Del Gado Team Makes Breakthrough on Abrupt Aging
“Elastically driven intermittent microscopic dynamics in soft solids,” the culmination of years of research at Georgetown’s Institute of Soft Matter Synthesis and Metrology, found fascinating new properties in the aging of soft materials. Del Gado and her coauthors discovered a “snapping back” reaction that occurs when incredibly soft materials — gelatin or yogurt, for example — rupture at a microscopic level.
Some background: Molecules in soft materials, even seemingly solid ones, “wiggle” at a level imperceptible to the human eye. As time passes, this wiggling can change the material, frequently rupturing or consolidating its structure. Del Gado’s paper noted an interesting reaction to this process.
“Over those very small length scales, these materials can act as a micro rubber band that snaps back when a microscopic rupture happens, Del Gado said. “The weaker the wiggling motion is, the stronger the rubber band snapping.”
To conduct these studies, Del Gado’s team used coarse-grained Molecular Dynamics (MD), an advanced technique that uses computational physics to investigate material properties at the microscopic level. This technique had been used in this context before, but this specific study involved a new simulation strategy — one in which the MD data was combined with an understanding of forces at work at different points in the structure to guess where ruptures would happen.
According to Del Gado, this represents a major development for a question that had stumped researchers for years.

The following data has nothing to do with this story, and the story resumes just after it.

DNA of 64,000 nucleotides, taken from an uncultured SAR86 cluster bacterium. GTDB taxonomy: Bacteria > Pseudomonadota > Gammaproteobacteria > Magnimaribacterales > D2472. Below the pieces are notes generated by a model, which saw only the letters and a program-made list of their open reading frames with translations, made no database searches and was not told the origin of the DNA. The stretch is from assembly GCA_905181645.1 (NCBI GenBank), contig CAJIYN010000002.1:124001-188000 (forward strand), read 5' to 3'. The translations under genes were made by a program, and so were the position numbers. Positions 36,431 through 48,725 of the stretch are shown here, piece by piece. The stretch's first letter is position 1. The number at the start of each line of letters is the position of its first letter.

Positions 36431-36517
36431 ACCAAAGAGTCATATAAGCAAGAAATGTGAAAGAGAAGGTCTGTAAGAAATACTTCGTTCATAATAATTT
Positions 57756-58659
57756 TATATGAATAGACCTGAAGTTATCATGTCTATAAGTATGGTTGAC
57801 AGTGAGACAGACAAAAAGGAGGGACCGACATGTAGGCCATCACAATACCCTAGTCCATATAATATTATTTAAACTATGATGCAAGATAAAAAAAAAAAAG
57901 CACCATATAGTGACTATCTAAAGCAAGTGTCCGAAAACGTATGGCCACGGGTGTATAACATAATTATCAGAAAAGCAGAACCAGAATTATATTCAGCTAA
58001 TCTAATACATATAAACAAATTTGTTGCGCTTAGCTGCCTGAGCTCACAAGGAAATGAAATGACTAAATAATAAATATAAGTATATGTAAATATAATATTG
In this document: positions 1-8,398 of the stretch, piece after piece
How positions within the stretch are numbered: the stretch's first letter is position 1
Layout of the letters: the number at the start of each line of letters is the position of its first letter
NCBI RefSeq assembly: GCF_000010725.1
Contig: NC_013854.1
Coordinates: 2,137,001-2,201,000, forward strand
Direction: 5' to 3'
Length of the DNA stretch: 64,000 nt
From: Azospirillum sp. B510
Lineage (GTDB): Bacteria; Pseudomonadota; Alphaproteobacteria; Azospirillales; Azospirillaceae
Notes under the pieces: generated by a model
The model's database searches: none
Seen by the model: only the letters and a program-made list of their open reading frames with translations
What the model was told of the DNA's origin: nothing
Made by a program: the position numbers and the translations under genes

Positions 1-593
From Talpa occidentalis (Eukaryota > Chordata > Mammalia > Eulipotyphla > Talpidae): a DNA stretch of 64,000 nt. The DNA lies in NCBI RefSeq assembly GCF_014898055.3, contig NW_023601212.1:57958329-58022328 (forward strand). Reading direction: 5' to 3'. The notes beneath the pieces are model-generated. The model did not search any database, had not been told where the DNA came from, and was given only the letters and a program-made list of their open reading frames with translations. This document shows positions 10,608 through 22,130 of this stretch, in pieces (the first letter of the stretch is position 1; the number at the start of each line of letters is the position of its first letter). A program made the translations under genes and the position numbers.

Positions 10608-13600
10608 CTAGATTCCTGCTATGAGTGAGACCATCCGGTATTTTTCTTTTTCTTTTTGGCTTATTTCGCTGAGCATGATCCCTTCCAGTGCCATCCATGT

“Why does this abrupt aging happen in certain materials and not in others? How do we explain apparently contradictory observations in different materials that are all, in some sense, soft? These are questions that have been around for more than 10 years — and our work managed to answer the questions and address all contradictions,” she said.
Del Gado has been interested in the “rubber band” effect of abrupt aging since reading and discussing about it during her postdoctoral fellowship, and it hasn’t left her mind since then.
“A few of the studies I have done since then were related to this phenomenon, and I kept discussing about it with colleagues in different parts of the world,” Del Gado said. “But we weren’t able to push the simulations far enough to help disentangle the experiments and the theoretical predictions.”
The more immediate motivation came from discussions at a 2014 conference at UC-Santa Barbara’s Kavli Institute for Theoretical Physics, which pushed her to develop these new simulations, which go beyond theoretical prediction and allow her to predict when ruptures will happen. She also noted important contributions from members of her team: Postdoctoral researcher Mehdi Bouzid was crucial in the whole project, and undergraduate exchange student Lucas Vieira developed a unique visualization tool for the simulations.
Del Gado’s findings will likely help scientists better understand the aging process of soft materials when designing food and personal care products, with potential implications on shelf life. For the layman, she hopes her work underscores the complexity of the soft materials that are so important to everyday life.
“Materials that we already use in our everyday life, and the new materials we try to develop are much more complex microscopically than, say, metals,” Del Gado said. “We need to understand how microscopic dynamics develop in those complex microstructures to design and enhance those materials.”
— Patrick Curran